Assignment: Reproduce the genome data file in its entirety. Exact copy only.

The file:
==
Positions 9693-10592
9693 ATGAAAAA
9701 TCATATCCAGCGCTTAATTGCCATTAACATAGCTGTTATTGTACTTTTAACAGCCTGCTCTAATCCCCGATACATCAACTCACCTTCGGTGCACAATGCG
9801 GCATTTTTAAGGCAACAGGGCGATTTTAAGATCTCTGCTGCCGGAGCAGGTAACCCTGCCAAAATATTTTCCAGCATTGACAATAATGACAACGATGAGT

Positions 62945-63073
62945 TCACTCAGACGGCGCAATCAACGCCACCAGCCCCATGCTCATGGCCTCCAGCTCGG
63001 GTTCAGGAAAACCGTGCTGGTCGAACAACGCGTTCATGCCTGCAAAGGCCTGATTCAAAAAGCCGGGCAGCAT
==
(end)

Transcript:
Positions 9693-10592
9693 ATGAAAAA
9701 TCATATCCAGCGCTTAATTGCCATTAACATAGCTGTTATTGTACTTTTAACAGCCTGCTCTAATCCCCGATACATCAACTCACCTTCGGTGCACAATGCG
9801 GCATTTTTAAGGCAACAGGGCGATTTTAAGATCTCTGCTGCCGGAGCAGGTAACCCTGCCAAAATATTTTCCAGCATTGACAATAATGACAACGATGAGT

Positions 62945-63073
62945 TCACTCAGACGGCGCAATCAACGCCACCAGCCCCATGCTCATGGCCTCCAGCTCGG
63001 GTTCAGGAAAACCGTGCTGGTCGAACAACGCGTTCATGCCTGCAAAGGCCTGATTCAAAAAGCCGGGCAGCAT